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"Year of the Dog"

Directed by Mike White.
Written by Mike White.
Starring Molly Shannon, John C. Reilly, Regina King and Peter Sarsgaard.
Release Year:  2007

Review Date:  4/12/07


Although I had not seen a trailer for the movie "Year of the Dog", just knowing that writer Mike White was attached was enough for me.  As the writer of comedies I liked ("School of Rock", "The Good Girl" and last year's "Nacho Libre"), White's first effort behind the camera was good enough to be a sight unseen for me--it really didn't matter what "Year of the Dog" was about, I was all over it.

And, I fucking blew it here.  Not really a comedy, and not really a drama, but an uncomfortable, unfunny pro-animal anti-meat-eating movie, "Year of the Dog" failed every single category during my free screening tonight in Bethesda.  Molly Shannon stars as Peggy, a lonely secretary who has a lovely little puppy who whom she shares every non-work activity: she walks the dog, she hangs out with the dog at home in front of the TV, they take road trips together, and she even sleeps with the dog.  Then, one night, her dog goes off to take a leak one night and by the next day, her beloved puppy is dead, possibly at the hands of some kind of toxic poisoning left in the garage of her next door neighbor (John C. Reilly).  Devastated, she begins to behave completely fucking erratically, distressing those in what little life she has, like her best friend at work, Layla (Regina King), her brother and sister-in-law (Thomas McCarthy and Laura Dern), and a man at the pet doctor who she meets over the death of her first dog, a man named Newt (Peter Sarsgaard).  Grief-stricken to the point of going suicidal, Peggy is saved when Newt tosses a dog adoption her way, the first of many dogs that Peggy will become attached to while trying to rebuild her life.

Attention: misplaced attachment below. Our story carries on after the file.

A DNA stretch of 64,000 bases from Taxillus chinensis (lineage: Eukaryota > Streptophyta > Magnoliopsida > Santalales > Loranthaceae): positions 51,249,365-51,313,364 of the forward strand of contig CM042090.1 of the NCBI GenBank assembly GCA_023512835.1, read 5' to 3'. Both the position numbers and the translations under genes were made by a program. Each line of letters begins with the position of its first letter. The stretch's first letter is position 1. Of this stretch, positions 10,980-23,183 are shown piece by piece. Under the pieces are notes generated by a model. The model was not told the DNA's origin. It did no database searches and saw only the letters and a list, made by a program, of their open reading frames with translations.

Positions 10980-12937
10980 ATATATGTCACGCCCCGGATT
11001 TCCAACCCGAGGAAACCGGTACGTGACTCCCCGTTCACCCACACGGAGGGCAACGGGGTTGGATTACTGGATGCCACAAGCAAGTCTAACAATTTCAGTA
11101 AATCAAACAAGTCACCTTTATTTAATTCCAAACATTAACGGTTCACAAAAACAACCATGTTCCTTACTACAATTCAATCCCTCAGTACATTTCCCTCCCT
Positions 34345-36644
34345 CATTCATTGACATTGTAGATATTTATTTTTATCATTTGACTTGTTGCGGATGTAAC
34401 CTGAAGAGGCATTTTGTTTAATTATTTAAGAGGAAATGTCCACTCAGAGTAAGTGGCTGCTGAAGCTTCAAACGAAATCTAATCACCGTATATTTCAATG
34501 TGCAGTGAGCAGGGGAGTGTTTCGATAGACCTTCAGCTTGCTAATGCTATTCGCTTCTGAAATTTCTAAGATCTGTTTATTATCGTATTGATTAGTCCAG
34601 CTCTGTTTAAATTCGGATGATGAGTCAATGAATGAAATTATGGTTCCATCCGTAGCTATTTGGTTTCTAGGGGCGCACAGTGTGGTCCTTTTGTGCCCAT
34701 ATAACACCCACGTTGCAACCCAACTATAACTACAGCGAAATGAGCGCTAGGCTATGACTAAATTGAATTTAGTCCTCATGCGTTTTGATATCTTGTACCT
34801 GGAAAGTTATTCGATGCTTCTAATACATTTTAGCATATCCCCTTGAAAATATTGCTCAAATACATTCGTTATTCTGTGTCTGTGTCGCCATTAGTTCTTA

First of all, I really hurt for White and his production team if "Year of the Dog" was supposed to be funny.  Our packed-house audience nearly went out of their way to NOT laugh at the majority of the seemingly-intended jokes in the movie.  Shannon is a gifted comedian but one who doesn't seem well geared to play a role that requires her to be the straight (wo)man to the hapless behavior of others...but, then, her co-stars seem to also be playing it straight, which must be how the characters were written, which is a bad idea that shows throughout the film's running time.  I almost couldn't get over how forced so much of "Year of the Dog" felt; it is very rare when I can say that John C. Reilly is not good in a film, and in "Year of the Dog", he is very ungood.  VERY.  The use of static, face-up shots to play out conversations between two characters doesn't work as well as it does in Wes Anderson's movies, to mention one prominent director who does this a lot; having King and Shannon's constant work conversations play out this way make these seem even more forced than they would if they weren't looking directly at the audience, and to get what I mean, you will have to see the movie.